I’ve tried not to compare this to the Bosch or other bigger power motors too much, as it's a totally different bike and isn’t on the market to rival them.
Nearing the top, I was looking forward to the first downhill section where I thought I would notice the biggest difference. There was a few small downhill sections between the climbs where the bike felt really lively, so I was expecting more of the same. With the weight being so low, I also wanted to try it on a faster, more technical section to check the stability and grip. The first proper downhill part of the trail was really rocky. We ran a black trail so it was fairly rough. Personally, I didn’t find it massively technical and the bike did not disappoint. The stability was there, as was the grip which I wasn’t expecting.
Considering on the rear it had the Maxxis Rekon tyres, (which have been tweaked and specifically designed for this bike) on the rocky downhills it was really grippy. Even on the climbs, it provided more than enough grip. However, if it was a muddy climb then it did lose traction almost instantly. I also found really high lines, that I can’t normally fling my 23kg bike onto, weren't an issue.
You can throw the bike exactly where you want it to go which also makes your line choice a bit more exciting. We did a few sections that are not included in the black route which were more natural and a little more technical. Again, I wasn’t expecting it to be as good as it was; super agile, fast and more fun than a normal weight E-MTB. Overall, it didn't miss a beat on the downhills even when you add an over the handle bars crash into the mix because I got carried away!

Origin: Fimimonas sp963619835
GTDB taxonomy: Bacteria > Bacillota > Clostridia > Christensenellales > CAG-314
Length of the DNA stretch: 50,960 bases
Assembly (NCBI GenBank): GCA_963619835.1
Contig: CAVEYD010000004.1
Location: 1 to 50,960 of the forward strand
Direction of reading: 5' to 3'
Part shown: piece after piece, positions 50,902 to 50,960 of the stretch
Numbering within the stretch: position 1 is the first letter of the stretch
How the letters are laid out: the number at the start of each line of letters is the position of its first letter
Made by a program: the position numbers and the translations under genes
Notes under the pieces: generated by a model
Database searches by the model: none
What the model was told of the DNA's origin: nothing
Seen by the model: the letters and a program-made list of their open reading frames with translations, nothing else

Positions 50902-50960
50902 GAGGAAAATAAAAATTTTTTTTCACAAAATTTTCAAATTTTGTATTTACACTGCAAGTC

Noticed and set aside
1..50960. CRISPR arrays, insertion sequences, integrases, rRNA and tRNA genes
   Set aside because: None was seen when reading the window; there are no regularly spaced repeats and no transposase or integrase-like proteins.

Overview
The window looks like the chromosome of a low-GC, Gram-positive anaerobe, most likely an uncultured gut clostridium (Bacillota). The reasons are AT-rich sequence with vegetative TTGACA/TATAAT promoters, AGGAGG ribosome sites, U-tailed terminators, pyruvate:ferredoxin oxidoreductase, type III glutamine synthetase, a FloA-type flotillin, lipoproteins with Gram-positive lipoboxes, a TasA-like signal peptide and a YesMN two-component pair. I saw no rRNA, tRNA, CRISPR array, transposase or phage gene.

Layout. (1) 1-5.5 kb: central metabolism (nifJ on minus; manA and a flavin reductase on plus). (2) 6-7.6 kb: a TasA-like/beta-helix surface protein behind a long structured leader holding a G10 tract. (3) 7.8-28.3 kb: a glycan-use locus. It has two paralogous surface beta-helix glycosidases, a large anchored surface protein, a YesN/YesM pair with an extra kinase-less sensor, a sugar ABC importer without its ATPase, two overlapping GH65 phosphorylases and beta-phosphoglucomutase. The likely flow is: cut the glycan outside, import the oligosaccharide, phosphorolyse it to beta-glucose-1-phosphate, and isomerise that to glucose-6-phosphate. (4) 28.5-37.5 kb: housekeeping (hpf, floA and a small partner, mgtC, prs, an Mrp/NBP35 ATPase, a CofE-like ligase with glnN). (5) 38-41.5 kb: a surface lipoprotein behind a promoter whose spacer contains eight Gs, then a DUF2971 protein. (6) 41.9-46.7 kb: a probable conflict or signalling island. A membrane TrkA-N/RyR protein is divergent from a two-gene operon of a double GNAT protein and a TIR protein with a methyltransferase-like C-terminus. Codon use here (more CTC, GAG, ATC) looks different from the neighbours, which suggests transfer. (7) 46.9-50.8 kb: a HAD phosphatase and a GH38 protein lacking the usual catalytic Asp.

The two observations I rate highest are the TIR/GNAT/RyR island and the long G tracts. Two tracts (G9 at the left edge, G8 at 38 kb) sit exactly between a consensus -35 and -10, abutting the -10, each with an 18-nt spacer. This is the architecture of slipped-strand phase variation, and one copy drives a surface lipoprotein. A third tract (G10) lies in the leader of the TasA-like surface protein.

Overall this bike wasn't what I expected. IT WAS BETTER!
I can't fault this bike in terms of performance. Once you get your head round the fact it's not a full fat e-bike, you will enjoy the task of heading up climbs you wouldn't normally tackle. This bike could easily sit in between your standard bike and your full power e-bike. In theory, it's a third bike because you can't have too many toys...!
If your mates all have full power e-bike, yes, you will need to work harder to keep up with them but the fitness you gain will be immense. Two days after riding the bike my legs are still feeling it. If your mates have normal bikes, yes, you can stick it in profile 1, cruise in eco and feel like you are on a normal bike.
You might wonder why would you buy this bike when it feels like a normal bike with a tiny bit of assistance. Why not just buy an Occam? If you want an e-bike but you are worried your mates might disown you, then buy this bike! If you want an e-bike but you are worried you won’t get fit, then buy this bike! If you want to have tons of fun on the downhills and not have to worry too much about pedalling back up and doing it over and over again stick it in profile 2 and then buy this bike!
Custom MYO Option
Shimano brakes (for me. I'm used to my Magura’s)
I DONT HAVE ONE...
The review above is my own personal thoughts. I’m by no means a professional just simply trying to review this bike as best I can.
Cheers Dave :)